A community group formed to advocate for the protection of the Ludlow Tuart Forest says more needs to be done to protect the forest to ensure the biodiversity of the area is not further degraded.
The Ludlow Tuart Forest Restoration Group was formed last year after the announcement of a Federal Government assessment into listing 11 ecological communities as critically endangered, including tuart woodlands and forests which consists of patches of tuart woodlands and forests throughout the Swan Coastal Plain.
Across the Swan Coastal Plan about 80 per cent of tuart trees have been cleared and many of the remaining patches are small and fragmented or in poor condition.
Restoration group vice-president Des Donnelly said action needed to be taken in the Ludlow Tuart Forest and the group supported listing tuart forests as critically endangered.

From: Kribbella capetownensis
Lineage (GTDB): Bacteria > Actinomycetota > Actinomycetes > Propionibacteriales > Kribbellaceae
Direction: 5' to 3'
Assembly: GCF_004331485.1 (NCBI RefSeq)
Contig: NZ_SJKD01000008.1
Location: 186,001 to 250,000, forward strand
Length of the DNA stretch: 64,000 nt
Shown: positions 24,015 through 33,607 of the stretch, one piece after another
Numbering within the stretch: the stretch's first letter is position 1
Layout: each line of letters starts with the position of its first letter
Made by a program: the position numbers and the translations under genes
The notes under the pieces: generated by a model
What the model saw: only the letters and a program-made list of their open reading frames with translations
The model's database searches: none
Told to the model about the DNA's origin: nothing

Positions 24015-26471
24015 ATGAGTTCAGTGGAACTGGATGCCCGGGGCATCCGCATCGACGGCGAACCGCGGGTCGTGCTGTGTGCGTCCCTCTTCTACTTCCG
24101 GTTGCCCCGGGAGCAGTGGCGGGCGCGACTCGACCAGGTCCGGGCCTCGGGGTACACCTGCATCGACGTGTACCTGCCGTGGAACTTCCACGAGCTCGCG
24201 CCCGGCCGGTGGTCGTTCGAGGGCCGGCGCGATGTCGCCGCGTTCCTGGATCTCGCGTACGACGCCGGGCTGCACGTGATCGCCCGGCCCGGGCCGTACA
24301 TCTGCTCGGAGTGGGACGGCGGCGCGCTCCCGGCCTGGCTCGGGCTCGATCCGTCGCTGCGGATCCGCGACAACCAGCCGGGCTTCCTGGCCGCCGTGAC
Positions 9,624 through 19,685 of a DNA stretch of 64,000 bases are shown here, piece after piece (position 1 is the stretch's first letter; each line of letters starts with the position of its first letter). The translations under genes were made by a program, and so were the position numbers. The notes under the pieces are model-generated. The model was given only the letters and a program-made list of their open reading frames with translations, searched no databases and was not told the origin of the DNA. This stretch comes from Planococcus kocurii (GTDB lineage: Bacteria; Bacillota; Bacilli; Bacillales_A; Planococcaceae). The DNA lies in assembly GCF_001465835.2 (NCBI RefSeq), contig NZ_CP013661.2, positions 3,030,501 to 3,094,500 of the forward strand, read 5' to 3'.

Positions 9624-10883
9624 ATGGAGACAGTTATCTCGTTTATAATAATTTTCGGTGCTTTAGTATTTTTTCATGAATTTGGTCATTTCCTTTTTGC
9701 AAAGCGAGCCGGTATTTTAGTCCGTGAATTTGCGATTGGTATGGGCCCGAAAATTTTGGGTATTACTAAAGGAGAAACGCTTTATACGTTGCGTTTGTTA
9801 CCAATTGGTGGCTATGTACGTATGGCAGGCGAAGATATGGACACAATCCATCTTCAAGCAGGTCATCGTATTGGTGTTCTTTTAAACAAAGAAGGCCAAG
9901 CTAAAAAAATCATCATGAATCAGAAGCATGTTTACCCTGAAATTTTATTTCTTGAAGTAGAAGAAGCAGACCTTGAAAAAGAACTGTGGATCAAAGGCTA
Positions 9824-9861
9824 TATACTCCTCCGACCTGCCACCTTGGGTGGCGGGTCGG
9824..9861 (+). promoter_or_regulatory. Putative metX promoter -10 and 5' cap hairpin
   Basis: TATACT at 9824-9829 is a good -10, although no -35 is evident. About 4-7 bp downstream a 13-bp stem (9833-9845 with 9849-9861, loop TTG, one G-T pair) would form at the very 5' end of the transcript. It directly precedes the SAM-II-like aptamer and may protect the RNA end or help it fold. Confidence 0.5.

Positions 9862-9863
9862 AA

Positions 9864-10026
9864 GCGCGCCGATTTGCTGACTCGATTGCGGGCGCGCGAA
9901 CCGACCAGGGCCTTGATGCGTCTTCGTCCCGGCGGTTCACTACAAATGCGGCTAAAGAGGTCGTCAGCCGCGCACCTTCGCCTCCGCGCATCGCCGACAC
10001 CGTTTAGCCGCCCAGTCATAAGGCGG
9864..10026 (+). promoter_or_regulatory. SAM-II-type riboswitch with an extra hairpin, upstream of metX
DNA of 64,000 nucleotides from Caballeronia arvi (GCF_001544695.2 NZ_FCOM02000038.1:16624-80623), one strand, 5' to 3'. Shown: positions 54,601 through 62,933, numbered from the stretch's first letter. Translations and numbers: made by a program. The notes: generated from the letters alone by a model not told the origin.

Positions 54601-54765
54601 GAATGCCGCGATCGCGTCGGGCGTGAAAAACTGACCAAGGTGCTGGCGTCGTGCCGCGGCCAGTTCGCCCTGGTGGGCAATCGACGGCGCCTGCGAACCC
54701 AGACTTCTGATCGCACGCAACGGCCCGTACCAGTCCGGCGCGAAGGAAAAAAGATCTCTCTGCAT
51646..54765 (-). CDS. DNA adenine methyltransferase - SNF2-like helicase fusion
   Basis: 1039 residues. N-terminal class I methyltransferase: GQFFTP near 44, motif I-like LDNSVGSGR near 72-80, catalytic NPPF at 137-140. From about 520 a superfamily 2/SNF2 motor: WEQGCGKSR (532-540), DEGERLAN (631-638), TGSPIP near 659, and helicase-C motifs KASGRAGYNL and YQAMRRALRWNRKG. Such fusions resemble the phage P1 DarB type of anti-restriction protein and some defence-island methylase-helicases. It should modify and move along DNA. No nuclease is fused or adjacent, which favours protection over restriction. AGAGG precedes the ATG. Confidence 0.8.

“The forest is overrun with weeds, the tuart trees are over mature and they will die in the next 100 years if we don’t start replanting now,” he said. “There are many other factors which are affecting the forest, including the over-abundance of peppi trees, which are a fire hazard, weeds such as arum lilies, as well as kangaroos which are hindering attempts to replant any trees,” he said.
The Shire of Capel made a submission to the assessment in support of the listing and said the community had identified the local natural forest environment as worthy of protection and preservation, not just for the protection of biodiversity but for the economic activity from the eco-tourism natural resources attracted.
In the submission, chief executive Paul Sheedy said the listing would also raise the profile of the ecological community, and could increase opportunities for funding to support conservation projects.
The Times could not determine if the City of Busselton had made a submission. However, planning and development services acting director Anthony Rowe said the City recognised the ecological and cultural significance of the Ludlow Tuart Forest and supported the proposed listing.
A Department of Biodiversity Conservation and Attractions spokeswoman said it supported the protection of tuart woodlands and managed national parks and other conservation areas with tuart woodlands and forests.
The results of the assessment are due to be referred to the federal environment minister by the end of July.